Latest in Science

Image credit:

Debris from SpaceX's Falcon 9 washes up in England

Atlantic currents took it on a journey from Florida to the Isles of Scilly
Matt Brian, @m4tt
11.27.15
18 Shares
Share
Tweet
Share
Save

When SpaceX sends Falcon 9 rockets up into the skies above Florida's Cape Canaveral, there's no telling what will happen to the projectile should it complete its mission or fails to reach orbit altogether. It's been almost five months since Elon Musk and co. confirmed a faulty strut caused its CRS-7 rocket to break up shortly after launch, but yesterday debris from an even older project, the CRS-4, materialized. It wasn't found on the Eastern US seaboard, but thousands of miles away in a cluster of islands just off the southwest coast of England.

Martin Leslie, Coastal Area Commander for the Maritime and Coastguard Agency confirmed (via The Verge) that "a large section of alloy about 10 meters by 4 meters" was spotted floating in water between Bryher and Tresco in the Isles of Scilly. A local mariner pulled the debris out of the water and towed it to a beach on Tresco, where it's now being "securely held."

"The markings show an American flag," says Leslie. "It looks like it's an American rocket and is similar to the unmanned Space X Falcon 9 which blew up shortly after take-off from Cape Canaveral in June." In a photo tweeted by local Twitter account Tresco Island, you can clearly see the big black number nine inscribed on the Falcon 9's fuselage:

June's Falcon 9 rocket launch intended to carry a Dragon capsule with research materials and provisions to the International Space Station (ISS). However, thanks to some sleuthing by members of the /SpaceX subreddit, it appears that the wreckage may be from the CRS-4 project, which helped deliver a Dragon cargo vessel loaded with 5,000 pounds of cargo and science experiments to the ISS in September 2014. If true, it suggests that this large piece of the rocket took 14 months to pop up in England.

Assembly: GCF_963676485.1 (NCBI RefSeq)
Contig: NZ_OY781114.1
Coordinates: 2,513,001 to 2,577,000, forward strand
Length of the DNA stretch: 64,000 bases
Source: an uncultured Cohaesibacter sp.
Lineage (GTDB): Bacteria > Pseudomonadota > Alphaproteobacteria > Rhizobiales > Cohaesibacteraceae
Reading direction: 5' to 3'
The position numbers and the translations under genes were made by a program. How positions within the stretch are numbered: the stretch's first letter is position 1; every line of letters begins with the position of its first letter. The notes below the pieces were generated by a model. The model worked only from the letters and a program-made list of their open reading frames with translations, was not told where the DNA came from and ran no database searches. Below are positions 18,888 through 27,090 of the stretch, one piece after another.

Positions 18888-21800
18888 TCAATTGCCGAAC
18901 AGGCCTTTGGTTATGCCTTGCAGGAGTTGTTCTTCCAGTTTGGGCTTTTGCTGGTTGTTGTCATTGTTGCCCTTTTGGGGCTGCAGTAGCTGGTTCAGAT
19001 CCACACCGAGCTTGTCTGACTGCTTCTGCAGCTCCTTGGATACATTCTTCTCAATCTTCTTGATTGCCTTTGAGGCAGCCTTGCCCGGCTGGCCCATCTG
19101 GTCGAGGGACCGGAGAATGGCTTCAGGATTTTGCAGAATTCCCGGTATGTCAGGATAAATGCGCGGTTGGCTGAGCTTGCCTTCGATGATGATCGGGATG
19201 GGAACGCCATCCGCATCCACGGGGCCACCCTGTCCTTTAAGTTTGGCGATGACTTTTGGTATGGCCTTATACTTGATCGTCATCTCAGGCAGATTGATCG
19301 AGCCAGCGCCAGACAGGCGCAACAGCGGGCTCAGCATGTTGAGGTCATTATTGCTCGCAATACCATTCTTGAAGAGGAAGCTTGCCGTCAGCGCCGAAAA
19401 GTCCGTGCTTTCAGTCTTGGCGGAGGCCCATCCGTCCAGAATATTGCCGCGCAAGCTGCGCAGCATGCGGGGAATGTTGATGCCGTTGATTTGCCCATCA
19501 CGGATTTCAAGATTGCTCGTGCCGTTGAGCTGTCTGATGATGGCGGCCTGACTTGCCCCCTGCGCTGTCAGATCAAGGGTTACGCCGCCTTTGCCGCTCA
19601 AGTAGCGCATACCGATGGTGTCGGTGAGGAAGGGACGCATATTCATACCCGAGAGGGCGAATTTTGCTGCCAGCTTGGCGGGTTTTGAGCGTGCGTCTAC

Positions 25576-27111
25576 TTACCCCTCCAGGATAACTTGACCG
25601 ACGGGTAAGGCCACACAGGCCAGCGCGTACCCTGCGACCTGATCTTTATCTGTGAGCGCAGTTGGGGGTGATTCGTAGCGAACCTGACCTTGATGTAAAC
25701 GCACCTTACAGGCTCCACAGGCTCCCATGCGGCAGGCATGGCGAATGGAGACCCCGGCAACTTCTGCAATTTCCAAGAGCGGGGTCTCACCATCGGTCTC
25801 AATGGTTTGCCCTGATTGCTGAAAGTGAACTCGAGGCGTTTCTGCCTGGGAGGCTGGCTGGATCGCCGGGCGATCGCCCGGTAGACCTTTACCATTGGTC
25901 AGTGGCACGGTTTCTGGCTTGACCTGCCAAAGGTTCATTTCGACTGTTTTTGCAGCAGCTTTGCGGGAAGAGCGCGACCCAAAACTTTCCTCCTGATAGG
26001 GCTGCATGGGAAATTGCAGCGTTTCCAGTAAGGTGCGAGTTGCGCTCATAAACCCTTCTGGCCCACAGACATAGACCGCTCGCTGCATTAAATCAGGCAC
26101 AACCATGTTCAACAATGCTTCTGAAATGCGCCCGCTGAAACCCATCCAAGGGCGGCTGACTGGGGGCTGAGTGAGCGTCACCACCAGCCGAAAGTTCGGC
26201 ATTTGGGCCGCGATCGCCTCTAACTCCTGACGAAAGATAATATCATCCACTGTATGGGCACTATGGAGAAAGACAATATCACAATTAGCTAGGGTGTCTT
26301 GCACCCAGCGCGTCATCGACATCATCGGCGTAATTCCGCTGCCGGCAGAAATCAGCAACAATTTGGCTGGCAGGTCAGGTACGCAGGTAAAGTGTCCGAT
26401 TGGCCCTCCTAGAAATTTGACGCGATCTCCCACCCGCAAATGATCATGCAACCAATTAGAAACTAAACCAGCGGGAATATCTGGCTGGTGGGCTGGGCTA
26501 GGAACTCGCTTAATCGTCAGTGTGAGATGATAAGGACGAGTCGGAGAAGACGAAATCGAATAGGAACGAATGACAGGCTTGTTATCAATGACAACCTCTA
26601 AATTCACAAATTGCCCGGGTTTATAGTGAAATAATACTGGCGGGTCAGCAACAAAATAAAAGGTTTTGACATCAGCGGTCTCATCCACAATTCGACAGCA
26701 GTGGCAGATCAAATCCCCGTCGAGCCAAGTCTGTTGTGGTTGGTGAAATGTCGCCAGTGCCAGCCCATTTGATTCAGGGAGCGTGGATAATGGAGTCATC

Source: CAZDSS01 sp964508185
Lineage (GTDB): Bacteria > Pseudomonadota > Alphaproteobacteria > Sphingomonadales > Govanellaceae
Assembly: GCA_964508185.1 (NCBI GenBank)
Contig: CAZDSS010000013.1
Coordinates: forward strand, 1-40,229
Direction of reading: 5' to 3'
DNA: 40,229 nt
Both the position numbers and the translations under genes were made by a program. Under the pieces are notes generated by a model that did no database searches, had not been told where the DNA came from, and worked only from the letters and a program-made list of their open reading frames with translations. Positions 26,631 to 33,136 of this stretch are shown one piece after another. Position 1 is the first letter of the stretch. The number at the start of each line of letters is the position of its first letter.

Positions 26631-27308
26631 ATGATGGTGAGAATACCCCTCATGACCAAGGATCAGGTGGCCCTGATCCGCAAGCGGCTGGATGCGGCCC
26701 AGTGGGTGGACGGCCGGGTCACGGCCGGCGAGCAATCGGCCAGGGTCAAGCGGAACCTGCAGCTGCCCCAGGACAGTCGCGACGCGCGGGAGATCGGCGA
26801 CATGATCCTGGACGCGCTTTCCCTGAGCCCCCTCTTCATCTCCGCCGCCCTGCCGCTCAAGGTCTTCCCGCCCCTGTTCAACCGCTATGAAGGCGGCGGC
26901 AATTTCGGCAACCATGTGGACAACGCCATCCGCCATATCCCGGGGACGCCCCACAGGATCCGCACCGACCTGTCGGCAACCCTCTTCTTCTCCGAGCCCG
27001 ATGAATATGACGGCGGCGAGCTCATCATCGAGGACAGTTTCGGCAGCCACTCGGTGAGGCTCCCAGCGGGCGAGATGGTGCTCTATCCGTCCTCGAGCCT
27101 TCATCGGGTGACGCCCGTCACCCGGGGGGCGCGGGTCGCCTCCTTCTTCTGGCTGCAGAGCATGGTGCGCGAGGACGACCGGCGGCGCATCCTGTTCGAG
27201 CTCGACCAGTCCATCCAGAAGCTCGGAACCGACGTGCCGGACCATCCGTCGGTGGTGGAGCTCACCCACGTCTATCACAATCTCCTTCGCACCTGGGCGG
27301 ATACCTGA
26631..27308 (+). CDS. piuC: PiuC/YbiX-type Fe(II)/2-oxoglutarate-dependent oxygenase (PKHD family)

CRS-4 SpaceX Falcon 9

How did a piece of the rocket end up in the UK? You have Atlantic currents to thank for that. If it fell to earth off the coast of the US, the debris was likely swept eastwards by the Gulf Stream, which fed into the North Atlantic Current. The latter can sweep between Canada and Greenland, as well as up towards Iceland and Norway. It just so happens it hit a the Isles of Scilly, which lie around 28 miles west off the southernmost tip of England.

Update: This article originally stated that the debris originated from the CRS-7, which broke up shortly after launch in June 2015. It has been updated to reflect new information that suggests it may have originated from an earlier launch in September 2014.

[Image credit: Maritime and Coastguard Agency]

From around the web

ear iconeye icontext filevr